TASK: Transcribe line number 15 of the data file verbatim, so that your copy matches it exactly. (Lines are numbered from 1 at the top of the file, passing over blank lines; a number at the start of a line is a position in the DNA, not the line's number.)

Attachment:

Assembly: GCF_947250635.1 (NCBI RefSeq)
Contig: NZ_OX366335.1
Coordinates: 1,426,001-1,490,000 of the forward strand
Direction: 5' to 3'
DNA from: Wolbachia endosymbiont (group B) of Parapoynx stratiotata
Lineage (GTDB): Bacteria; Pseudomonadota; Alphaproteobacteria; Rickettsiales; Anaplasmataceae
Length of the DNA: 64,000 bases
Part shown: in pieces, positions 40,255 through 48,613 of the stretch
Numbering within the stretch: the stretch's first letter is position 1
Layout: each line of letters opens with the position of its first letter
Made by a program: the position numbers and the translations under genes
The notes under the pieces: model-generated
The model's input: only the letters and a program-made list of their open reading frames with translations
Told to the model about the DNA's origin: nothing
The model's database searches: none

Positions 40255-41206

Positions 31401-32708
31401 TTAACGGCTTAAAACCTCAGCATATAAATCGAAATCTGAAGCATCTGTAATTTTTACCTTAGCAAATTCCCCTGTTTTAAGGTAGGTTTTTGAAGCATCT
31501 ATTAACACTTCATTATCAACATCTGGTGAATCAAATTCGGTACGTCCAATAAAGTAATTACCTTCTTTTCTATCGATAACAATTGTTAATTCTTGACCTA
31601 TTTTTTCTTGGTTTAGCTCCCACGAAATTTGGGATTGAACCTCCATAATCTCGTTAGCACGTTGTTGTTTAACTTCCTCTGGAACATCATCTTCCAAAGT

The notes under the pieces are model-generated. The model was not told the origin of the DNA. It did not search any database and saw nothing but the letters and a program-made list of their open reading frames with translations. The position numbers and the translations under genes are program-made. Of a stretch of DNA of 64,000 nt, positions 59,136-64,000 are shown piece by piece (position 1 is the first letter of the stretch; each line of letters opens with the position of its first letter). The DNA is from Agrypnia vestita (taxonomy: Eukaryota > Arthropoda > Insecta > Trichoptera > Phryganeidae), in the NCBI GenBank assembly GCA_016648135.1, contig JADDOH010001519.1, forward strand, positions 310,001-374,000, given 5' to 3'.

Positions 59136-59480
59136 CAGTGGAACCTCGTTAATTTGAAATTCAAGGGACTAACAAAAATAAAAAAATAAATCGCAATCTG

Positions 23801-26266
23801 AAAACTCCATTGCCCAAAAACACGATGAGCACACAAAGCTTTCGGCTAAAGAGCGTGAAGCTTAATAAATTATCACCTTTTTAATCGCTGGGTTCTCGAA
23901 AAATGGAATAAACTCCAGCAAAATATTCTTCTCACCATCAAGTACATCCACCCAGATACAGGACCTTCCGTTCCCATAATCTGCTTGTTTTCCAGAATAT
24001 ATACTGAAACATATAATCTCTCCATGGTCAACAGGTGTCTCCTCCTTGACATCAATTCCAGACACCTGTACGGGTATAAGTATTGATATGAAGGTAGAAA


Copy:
The model's database searches: none